Monday, July 30, 2012

Don't Forsake the Dystopia

The Forsaken (Forsaken - Trilogy)
Do you believe in nature or nurture? I ask my students this all the time. Fate vs. Free Will. Nature vs. Nurture. Can our choices determine who we become? Or are we destined for a specific future? In The Forsaken by Lisa M. Stasse, kids are all subjected to a test to determine whether they will become future criminals. And you don't want to fail this test.

Alenna watched her parents taken from their home by force. She was put in foster care, but even as an orphan, you don't escape the test that determines your possible criminal future. She can't imagine she would fail, but when she is put under for the test, she wakes up on the island, known as The Wheel to the residents of the penal colony. She knows the life expectancy on the wheel is only a few years, but she has no idea how to protect herself. She wakes up next to a boy she hopes she can trust, but when he gets injured, she has no choice but to abandon him and run away with the girl who saved them from the lunatic drones (other kids who follow the Monk). The Monk owns most of the island, but the other kids are struggling to hold on to their last piece of the wheel. 

They know their days are numbered, so they plan to find a way into the Gray area of the wheel- the only inaccessible piece that is protected by a strange bubble. But their plan to escape is delayed by attacks from the Monk's drones, sickness, and the feelers- creepy unmanned flying crafts that suck kids up into them. Those kids are never seen again once the feeler takes them. And the Gray area is the only place the feelers could be kept, so the kids know this mission would most likely mean a swifter death for anyone who goes. But that doesn't stop Alenna. She wants to find a way off the island... and she doesn't want to be left behind by Liam. Liam, the strong, fearless hunter, is leading the trip to the Gray area and nothing will stop them from getting there... but what about the Monk, the drones, the illness, and the feelers? How could they possibly make it?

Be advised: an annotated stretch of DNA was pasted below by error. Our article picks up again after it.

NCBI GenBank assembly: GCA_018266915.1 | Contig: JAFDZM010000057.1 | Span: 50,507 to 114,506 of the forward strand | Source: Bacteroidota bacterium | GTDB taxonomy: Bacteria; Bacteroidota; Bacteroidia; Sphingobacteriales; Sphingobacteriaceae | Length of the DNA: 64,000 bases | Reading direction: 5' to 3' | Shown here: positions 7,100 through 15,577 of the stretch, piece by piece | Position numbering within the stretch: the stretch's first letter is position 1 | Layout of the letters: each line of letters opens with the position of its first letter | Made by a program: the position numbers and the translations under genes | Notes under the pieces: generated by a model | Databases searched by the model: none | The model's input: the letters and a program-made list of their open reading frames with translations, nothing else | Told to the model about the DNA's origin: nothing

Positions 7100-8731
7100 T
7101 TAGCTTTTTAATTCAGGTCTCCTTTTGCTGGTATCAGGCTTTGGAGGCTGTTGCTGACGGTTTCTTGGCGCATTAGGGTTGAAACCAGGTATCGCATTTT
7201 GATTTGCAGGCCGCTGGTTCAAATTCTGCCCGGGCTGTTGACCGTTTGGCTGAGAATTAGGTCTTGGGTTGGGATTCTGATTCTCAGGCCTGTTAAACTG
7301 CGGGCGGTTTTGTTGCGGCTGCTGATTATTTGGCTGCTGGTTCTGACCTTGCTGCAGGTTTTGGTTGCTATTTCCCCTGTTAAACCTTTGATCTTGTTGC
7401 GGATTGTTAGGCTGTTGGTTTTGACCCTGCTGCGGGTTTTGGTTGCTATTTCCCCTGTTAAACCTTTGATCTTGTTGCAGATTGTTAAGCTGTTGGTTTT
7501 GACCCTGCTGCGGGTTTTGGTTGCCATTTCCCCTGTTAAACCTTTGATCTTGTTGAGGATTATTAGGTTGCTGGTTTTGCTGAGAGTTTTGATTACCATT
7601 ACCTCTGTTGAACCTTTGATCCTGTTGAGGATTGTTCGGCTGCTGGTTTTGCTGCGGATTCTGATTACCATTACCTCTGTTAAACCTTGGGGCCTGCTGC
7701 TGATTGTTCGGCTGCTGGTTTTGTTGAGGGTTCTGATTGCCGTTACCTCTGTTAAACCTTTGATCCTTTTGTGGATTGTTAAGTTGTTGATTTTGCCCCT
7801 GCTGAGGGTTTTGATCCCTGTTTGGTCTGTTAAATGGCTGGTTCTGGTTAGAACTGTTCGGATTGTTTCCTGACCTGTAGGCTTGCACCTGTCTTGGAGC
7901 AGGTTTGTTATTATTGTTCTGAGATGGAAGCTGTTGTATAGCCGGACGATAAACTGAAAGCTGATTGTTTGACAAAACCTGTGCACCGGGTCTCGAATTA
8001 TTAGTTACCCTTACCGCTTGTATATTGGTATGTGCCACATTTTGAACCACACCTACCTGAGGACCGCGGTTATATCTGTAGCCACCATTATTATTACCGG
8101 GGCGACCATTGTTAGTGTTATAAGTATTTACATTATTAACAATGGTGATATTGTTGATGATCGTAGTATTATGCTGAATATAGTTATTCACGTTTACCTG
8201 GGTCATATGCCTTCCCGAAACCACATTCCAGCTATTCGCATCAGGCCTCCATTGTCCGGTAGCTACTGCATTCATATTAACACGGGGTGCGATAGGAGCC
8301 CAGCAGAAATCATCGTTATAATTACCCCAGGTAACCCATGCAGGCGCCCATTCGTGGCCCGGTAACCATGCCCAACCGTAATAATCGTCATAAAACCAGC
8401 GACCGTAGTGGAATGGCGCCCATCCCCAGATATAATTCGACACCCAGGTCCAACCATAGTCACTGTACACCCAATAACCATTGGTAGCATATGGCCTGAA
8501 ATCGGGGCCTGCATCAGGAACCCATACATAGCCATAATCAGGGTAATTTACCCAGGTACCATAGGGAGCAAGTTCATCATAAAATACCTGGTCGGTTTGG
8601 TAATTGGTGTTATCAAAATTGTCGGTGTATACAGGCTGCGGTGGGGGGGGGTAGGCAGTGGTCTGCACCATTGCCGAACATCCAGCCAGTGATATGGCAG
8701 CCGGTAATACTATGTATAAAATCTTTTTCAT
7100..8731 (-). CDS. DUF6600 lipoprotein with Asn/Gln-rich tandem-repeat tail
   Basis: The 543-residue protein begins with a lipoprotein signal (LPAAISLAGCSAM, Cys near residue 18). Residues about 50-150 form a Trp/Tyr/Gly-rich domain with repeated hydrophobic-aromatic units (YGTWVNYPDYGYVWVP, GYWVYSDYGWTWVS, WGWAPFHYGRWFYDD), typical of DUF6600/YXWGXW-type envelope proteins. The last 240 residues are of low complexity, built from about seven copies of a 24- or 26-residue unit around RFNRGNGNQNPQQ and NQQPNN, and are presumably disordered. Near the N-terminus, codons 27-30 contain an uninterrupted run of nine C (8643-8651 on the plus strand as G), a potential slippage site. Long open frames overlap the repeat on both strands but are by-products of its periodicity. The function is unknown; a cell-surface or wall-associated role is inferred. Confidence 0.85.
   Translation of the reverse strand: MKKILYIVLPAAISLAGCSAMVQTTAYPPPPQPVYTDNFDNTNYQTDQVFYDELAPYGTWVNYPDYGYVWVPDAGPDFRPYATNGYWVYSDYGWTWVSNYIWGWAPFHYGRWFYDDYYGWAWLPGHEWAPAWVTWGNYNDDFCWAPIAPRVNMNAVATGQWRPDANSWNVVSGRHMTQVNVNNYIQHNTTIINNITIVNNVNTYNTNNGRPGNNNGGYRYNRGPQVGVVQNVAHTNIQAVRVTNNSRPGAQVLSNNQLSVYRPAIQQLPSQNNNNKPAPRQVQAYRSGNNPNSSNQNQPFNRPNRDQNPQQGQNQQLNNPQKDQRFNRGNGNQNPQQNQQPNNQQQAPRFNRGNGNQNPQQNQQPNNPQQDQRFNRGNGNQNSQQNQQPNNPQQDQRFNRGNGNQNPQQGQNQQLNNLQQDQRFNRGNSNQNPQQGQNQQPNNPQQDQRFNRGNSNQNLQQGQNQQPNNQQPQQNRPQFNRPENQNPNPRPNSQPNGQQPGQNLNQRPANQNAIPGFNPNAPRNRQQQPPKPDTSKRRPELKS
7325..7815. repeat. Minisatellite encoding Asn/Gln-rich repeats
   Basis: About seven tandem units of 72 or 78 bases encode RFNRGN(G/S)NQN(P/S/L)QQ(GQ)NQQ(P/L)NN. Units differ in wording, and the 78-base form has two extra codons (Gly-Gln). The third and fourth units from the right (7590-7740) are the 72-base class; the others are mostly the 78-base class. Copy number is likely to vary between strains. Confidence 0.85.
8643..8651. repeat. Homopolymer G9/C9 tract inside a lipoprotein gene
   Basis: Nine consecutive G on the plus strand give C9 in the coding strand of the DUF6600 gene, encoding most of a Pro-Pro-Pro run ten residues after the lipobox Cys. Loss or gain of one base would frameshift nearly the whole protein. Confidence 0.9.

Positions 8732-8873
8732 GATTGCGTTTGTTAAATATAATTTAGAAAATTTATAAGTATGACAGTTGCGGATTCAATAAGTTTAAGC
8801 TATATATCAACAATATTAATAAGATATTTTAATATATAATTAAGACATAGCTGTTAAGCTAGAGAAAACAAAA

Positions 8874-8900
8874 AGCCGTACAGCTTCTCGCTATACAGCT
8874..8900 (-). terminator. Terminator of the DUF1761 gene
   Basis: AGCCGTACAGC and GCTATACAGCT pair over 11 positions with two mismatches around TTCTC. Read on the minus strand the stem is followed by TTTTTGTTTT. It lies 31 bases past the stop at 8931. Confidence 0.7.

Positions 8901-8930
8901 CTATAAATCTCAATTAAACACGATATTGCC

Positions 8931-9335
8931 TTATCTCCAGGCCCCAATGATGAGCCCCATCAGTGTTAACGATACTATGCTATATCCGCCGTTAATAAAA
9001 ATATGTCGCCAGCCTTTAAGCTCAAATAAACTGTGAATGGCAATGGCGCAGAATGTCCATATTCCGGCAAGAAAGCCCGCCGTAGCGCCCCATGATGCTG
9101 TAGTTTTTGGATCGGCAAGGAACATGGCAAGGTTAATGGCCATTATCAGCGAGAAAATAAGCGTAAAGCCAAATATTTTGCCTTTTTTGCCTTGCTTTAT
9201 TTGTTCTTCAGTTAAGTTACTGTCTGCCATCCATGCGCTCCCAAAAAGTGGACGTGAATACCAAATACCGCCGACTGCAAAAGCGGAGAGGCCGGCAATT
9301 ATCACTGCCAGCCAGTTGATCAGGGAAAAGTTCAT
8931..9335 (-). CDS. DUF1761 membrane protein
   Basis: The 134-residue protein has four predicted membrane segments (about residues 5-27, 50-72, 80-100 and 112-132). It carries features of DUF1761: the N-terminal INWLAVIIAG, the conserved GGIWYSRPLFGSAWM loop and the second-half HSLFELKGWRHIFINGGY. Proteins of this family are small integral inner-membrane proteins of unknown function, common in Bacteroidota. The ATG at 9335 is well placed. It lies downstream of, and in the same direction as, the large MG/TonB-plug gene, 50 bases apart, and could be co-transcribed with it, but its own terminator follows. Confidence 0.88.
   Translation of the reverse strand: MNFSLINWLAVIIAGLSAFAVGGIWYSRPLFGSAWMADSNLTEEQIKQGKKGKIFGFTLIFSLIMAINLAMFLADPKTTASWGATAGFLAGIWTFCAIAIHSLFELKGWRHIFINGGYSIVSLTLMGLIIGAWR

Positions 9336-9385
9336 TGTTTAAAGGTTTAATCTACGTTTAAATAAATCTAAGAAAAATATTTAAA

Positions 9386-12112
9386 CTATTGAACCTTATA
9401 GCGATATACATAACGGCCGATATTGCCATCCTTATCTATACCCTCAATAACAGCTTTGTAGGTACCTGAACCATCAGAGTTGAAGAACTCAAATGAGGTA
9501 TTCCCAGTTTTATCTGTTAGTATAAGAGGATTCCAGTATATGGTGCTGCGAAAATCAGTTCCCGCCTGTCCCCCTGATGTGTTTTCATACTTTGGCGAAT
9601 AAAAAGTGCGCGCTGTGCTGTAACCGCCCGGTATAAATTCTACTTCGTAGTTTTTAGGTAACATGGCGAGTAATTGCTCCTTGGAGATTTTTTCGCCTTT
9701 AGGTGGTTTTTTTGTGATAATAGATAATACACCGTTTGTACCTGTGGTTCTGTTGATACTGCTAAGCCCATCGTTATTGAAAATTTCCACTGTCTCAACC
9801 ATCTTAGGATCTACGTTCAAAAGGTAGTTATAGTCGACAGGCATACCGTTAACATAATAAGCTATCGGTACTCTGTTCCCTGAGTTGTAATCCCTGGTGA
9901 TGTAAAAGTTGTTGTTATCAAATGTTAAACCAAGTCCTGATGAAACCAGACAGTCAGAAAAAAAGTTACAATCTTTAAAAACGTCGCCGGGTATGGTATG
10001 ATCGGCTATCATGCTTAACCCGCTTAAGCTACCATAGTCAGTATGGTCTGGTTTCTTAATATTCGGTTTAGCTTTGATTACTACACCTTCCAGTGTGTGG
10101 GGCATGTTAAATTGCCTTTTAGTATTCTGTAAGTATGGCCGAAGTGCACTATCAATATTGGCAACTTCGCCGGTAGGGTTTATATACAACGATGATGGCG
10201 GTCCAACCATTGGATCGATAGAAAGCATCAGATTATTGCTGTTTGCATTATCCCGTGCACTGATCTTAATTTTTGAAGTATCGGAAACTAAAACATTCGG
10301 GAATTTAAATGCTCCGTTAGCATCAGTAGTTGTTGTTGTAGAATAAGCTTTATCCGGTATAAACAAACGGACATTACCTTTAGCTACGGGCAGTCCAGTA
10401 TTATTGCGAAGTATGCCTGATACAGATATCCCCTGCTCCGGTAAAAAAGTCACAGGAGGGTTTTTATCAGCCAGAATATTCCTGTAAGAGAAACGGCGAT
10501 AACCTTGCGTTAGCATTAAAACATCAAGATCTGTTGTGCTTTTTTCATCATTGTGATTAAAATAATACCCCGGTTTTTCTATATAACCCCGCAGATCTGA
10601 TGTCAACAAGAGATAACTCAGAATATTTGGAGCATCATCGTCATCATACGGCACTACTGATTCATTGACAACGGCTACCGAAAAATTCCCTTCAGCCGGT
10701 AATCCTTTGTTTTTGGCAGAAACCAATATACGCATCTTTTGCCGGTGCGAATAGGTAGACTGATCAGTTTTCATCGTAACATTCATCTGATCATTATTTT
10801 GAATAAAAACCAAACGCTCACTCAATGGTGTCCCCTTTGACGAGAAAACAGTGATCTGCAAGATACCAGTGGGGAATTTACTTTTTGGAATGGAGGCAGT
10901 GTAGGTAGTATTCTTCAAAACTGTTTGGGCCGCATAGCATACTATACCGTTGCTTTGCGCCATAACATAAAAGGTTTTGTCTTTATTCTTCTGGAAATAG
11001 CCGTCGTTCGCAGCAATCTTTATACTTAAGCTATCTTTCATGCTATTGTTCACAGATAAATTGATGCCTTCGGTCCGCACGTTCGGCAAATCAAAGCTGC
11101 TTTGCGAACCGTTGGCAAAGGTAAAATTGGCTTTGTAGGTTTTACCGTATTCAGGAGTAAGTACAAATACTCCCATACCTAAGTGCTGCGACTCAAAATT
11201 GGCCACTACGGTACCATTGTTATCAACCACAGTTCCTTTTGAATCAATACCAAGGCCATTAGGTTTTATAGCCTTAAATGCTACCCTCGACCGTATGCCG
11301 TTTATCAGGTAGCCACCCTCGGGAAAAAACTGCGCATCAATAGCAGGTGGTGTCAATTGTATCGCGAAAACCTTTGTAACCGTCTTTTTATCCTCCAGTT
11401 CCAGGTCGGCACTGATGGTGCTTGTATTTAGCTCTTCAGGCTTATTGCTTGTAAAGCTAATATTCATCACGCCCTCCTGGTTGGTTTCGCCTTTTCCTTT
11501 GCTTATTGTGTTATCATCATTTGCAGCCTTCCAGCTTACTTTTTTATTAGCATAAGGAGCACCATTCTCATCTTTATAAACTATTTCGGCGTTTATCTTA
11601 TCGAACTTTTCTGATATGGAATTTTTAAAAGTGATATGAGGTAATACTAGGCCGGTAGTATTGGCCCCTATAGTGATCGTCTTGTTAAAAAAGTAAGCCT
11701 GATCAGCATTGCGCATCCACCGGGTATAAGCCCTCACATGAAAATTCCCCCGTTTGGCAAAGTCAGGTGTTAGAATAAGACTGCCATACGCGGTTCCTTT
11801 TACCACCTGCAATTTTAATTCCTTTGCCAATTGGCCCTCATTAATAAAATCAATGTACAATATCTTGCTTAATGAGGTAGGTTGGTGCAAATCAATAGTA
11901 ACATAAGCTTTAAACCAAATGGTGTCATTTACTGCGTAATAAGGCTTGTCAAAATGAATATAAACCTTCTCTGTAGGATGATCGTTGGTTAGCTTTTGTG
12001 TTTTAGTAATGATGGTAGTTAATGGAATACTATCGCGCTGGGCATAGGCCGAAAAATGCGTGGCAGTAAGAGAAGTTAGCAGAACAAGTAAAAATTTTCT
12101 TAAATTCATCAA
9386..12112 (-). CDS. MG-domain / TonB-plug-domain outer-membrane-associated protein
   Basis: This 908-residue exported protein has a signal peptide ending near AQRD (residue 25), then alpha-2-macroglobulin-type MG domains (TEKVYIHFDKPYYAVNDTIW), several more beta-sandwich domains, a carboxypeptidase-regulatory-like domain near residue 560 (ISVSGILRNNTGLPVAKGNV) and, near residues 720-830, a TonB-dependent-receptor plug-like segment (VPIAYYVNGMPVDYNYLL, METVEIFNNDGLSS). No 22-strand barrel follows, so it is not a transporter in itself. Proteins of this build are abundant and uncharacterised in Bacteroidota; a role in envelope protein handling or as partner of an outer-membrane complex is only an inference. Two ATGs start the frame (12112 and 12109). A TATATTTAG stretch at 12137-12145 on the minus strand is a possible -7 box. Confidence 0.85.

This was a really interesting dystopia. The idea of screening kids for criminal futures and dumping them to survive on their own at a penal colony is terrifying and would be a real eye opener to any young adult. It also brings about the big question of Fate vs. Free Will. I love having this conversation with my students because they can never pick one side and stick with it. It is one of the ultimate unanswerable questions, and I enjoy the discussions it creates. Alenna wasn't my favorite character, though. I found her a little *meh*, and preferred Gadya, the girl who saved her in the beginning. She was feisty and angry, and I appreciated that. I was also confused by David, who just floated in and out of the story with no real purpose, explanation, or conclusion. Even by the end, I had no idea what his real purpose was.

But the rest of the story was really exciting and interesting. It was a dystopia that will appeal both to dystopia junkies like myself and the general population. There is even a little "Love of My Life" action in case you couldn't imagine a dystopia without an insta-love (rolling my eyes). I will definitely read the next book, but I wish there was a little more explanation by the end of this first book. Instead it opens up a whole new can of worms... and then just ENDS. So, if you can't handle the year+ wait, I suggest holding off for the next book, because you are gonna be ticked off by the ending!

No comments:

Post a Comment